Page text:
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Database aims to curb prescription pill abuse

Rochester, N.Y. -- Starting August 27, 2013, all New York State doctors and pharmacists will be required to use a database called the Internet System for Tracking Over Prescribing, or I-STOP.

According to Dr. Edward Lewis of Lewis Pediatrics, deaths from prescription drug abuse are on the rise.

Now, before a doctor prescribes an often-abused drug like Oxycotin, Hydrocodone or Adderall, the doctor will search for the patients prescription history using I-STOP. The doctor is looking to make sure the patient has not received a prescription for the same drug from different doctors within a short period of time a practice called doctor shopping.

While doctors say they support the idea behind I-STOP and its noble cause, some have concerns about the system and its implementation.

Dr. Lewis says hes worried that patients who truly need their medication will not get it in a timely manner. Hes also concerned that the added work of searching the I-STOP database will mean less time doctors have to spend with patients.

I think there are a lot of unintended consequences from this, Dr. Lewis said. One being access for patients. It now takes us more time to prepare a prescription.

Dr. Lewis is now asking his patients to call for a prescription refill at least 48 hours in advance.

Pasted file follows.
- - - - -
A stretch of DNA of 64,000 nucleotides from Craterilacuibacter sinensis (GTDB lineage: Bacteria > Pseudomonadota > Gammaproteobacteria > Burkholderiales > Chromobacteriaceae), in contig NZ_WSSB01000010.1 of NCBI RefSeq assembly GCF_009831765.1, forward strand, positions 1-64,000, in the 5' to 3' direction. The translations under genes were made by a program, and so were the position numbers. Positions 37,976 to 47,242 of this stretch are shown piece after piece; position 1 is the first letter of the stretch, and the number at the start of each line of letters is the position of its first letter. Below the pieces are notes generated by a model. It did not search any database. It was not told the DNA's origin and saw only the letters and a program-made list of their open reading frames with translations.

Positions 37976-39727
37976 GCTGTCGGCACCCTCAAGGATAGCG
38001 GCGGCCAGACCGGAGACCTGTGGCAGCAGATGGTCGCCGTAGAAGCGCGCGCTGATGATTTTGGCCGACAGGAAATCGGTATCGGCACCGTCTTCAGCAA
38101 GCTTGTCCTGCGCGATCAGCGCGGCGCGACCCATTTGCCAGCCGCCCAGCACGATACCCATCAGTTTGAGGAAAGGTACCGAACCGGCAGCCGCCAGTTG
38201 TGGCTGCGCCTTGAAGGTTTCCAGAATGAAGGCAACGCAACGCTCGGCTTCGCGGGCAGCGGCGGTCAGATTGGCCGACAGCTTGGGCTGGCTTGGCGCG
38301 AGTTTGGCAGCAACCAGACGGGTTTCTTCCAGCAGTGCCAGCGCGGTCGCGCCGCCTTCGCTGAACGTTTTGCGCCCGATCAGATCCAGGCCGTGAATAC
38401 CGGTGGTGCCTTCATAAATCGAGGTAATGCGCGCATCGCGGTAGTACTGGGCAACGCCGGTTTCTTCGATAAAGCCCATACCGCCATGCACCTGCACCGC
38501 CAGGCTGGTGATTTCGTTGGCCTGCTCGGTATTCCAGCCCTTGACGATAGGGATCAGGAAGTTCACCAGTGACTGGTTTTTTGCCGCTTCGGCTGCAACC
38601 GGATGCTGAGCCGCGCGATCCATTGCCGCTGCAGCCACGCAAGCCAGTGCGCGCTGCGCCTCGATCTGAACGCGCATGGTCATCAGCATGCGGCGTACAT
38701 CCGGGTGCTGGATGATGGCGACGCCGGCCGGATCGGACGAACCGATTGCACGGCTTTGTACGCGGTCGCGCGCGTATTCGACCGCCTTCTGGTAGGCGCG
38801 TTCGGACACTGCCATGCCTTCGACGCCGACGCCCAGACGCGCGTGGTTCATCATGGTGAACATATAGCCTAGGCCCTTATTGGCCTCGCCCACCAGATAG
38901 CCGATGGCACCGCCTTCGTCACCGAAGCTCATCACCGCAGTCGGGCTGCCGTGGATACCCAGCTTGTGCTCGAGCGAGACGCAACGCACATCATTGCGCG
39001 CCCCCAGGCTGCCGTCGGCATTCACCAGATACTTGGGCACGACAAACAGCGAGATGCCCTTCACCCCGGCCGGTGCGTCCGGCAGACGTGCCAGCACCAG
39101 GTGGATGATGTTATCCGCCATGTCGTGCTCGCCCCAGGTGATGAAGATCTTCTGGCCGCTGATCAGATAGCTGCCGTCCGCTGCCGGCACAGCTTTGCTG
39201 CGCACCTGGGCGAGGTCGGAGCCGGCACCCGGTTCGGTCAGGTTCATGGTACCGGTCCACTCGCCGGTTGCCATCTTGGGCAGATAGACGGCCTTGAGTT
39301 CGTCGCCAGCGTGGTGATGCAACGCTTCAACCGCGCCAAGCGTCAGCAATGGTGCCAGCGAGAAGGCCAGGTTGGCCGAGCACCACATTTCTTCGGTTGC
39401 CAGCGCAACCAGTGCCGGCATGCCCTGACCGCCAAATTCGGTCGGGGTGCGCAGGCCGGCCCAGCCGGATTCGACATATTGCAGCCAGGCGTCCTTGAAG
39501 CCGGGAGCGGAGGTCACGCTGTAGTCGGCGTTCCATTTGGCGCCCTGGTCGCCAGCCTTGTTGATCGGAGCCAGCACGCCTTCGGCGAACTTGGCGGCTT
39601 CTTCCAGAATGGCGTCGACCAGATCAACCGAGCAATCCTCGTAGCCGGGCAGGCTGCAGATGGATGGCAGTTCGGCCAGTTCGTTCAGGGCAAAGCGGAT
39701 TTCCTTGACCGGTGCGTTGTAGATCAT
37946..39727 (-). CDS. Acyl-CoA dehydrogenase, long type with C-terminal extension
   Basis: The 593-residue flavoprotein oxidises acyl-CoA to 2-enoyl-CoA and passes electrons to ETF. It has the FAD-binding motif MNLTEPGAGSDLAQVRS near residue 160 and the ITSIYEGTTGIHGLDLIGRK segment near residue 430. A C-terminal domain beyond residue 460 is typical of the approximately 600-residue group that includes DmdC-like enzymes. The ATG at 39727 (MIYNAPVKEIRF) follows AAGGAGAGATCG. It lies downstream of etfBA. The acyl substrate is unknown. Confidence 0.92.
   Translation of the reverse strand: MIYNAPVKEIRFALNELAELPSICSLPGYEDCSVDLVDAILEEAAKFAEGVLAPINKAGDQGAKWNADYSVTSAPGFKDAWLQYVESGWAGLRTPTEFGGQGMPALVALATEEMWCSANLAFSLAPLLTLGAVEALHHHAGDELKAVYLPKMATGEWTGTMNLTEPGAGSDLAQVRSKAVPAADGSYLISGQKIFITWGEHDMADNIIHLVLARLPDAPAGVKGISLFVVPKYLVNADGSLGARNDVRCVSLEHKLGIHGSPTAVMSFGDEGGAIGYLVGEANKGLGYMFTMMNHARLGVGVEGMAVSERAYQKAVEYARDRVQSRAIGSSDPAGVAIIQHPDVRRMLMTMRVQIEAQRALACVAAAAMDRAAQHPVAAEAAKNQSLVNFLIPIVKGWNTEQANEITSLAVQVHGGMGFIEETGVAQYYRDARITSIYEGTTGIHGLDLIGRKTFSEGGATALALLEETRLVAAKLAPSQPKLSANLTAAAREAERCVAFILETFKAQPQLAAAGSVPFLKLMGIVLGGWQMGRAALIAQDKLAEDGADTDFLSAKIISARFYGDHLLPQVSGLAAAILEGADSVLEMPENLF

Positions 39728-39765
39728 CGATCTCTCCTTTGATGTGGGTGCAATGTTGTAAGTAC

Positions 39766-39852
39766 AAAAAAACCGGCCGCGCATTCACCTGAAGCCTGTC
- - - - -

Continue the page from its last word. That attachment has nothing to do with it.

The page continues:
Dr. Lewis believes that I-STOP would work a lot better if New York state would allow doctors to prescribe medicine electronically.

The implementation of I-STOP also means added work for pharmacists. They are they are the ones who have to input data that shows a certain prescription has been fulfilled. They must submit reports of the certain drugs that have been given to patients each day to the state.

There is just a little bit of extra work now, said Kristin Goold, a pharmacists at Mead Square Pharmacy in Victor. We used to just report monthly to the state, but now we are reporting them daily so that the perscribers are getting more real-time information.

New York is just the second state to require real-time reporting by law. The only other state is Oklahoma.

Goold believes a program like I-STOP was a long time coming and says she doesnt mind the extra work.

This will hopefully be able to cut down [the prescription drug abuse], Goold said. It would also behoove us as practitioners to look back at the patient history to see if something looked inappropriate, take a look at that and report it if it looks suspicious or alert the prescriber.

Angela Hong, 13WHAM-TV
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